Interface


OnePlus has followed through on its largely stock-Android-looking OxygenOS, but the OnePlus 2 will ship with version 2.0. This new iteration of OxygenOS maintains the clean appearance and favors stable performance, but allows for wide customizations without heavy gimmicks found on other Android skins.

There are different modes and icon packs that can be used, and OxygenOS even takes a page from the Android M playbook by allowing discrete app permissions within the OS. You can also select a dark UI mode, which replaces the bright white features of materials design with dark panels and accent colors you can choose. You will be able to fine-tune your LED notifications and icon grid size.

Processor and Memory


Powering the Qualcomm Snapdragon 810 processor is a 3,300mAh battery. There is 4GB of RAM, and either 16GB or 64GB of storage with no microSD card slot in sight.

Camera


The OnePlus 2 is fitted with a 13-megapixel camera, a common resolution for devices nowadays, but the OnePlus 2 has larger 1.3micron pixel sensors, – larger than what is commonly found – which should lend itself to better low-light performance. Aiding in that endeavor is the addition of optical image stabilization, and laser-assisted auto-focus.

Along with the new camera hardware, OnePlus build a new camera app which is loaded with features. Among the new features is something called Super-Resolution Mode, which processes photo images to 50-megapixel resolution (this feature was introduced on the Oppo Find 7 as UltraHD Mode). The camera app now has an automatic time-lapse feature. There is also a new slow-motion mode which will capture video up to 120 frames-per-second.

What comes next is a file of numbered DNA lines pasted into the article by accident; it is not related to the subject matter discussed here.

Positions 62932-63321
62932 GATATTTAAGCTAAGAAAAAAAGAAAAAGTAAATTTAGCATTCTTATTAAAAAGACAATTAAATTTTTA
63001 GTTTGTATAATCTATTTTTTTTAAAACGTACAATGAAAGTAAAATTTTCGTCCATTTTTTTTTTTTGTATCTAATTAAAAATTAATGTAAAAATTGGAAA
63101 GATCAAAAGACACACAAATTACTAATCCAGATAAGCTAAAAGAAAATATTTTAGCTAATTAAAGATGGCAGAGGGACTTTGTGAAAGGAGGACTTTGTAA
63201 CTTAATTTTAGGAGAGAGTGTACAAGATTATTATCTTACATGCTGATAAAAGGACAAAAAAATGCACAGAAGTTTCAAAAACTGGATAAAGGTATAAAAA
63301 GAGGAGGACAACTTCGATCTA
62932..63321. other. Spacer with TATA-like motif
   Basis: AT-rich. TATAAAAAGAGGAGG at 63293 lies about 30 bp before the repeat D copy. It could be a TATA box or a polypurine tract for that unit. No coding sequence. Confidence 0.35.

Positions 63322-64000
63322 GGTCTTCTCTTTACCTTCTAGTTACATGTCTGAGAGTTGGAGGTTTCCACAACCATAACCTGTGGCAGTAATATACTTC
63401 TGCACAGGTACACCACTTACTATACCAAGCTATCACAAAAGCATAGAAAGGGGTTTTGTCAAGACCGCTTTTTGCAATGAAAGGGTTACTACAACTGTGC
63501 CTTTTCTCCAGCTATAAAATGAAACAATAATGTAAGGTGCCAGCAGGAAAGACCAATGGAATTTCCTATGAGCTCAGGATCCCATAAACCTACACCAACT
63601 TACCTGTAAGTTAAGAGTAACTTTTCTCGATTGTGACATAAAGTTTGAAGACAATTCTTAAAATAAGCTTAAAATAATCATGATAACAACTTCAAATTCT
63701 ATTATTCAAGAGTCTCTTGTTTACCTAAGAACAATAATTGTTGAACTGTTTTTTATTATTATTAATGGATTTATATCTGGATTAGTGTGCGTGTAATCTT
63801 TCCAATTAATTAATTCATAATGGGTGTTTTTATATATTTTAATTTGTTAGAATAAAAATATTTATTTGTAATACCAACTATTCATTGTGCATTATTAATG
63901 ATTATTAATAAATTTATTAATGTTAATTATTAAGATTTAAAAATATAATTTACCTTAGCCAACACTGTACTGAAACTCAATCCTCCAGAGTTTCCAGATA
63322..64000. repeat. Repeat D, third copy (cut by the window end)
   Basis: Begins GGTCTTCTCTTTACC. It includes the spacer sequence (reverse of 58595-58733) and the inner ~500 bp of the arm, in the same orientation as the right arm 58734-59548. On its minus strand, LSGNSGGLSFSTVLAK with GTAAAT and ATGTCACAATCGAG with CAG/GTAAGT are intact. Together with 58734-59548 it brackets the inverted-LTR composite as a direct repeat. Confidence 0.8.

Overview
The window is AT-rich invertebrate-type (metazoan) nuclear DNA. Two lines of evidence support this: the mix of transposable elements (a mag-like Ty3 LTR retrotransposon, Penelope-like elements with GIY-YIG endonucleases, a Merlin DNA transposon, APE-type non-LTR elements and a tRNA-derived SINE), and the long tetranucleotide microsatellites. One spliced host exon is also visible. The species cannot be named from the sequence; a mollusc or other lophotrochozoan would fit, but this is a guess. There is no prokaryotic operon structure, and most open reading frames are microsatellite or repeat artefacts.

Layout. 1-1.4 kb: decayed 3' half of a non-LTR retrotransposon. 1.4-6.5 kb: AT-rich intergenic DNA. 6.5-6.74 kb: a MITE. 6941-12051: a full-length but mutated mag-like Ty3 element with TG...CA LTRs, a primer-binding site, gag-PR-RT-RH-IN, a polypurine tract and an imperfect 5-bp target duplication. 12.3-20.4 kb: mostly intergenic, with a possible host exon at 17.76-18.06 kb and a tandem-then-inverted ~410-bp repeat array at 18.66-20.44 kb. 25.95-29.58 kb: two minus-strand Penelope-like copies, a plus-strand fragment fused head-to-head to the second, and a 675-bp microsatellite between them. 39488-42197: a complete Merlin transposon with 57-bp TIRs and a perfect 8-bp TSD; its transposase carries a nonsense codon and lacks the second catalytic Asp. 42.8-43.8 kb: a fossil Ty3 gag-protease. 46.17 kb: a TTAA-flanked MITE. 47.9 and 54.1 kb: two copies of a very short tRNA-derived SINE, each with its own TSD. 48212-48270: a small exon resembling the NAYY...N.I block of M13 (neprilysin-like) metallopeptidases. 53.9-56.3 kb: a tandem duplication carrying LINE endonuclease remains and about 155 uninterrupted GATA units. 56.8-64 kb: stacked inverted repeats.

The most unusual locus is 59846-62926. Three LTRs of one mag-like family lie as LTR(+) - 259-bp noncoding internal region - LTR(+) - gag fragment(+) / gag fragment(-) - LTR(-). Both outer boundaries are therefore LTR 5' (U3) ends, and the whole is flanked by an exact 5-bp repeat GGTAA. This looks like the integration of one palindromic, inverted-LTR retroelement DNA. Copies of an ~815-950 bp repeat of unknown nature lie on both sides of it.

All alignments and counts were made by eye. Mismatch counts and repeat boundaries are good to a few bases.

Pricing, Availability, and Expectations


As previously confirmed by OnePlus, the OnePlus 2 will cost under $450. Initial availability is still going to be through what is said to be a shorter and faster invite period. How short and fast that period will be remains to be seen.

The OnePlus 2 will be available starting August 11th for the United States, Canada, India, European Union, and China. The price was not immediately stated in the presentation, but it was later reported that the 16GB model will be available for $329, and the 64GB model will be $389. OnePlus also stated that it will be setting up "pop-up" stores in different cities around the world where people can get accessories, support, and even invitations to buy the OnePlus 2.

That is an excellent price point, but out of all these amazing features, one was strangely absent – no NFC – so if you planned on using Android Pay, contactless payments will not be an option. Given all the attention paid to the other features, including security, it is possible NFC was deemed too much a potential problem. Even then, the lack of NFC may be a show stopper for some people.

Claiming it sold over a million OnePlus One smartphones, OnePlus remained committed to a vision that a smartphone could change the world. Moreover, the company acknowledges that it needs to prove that the OnePlus One was not a fluke, and that the OnePlus 2 needs to make a big impact.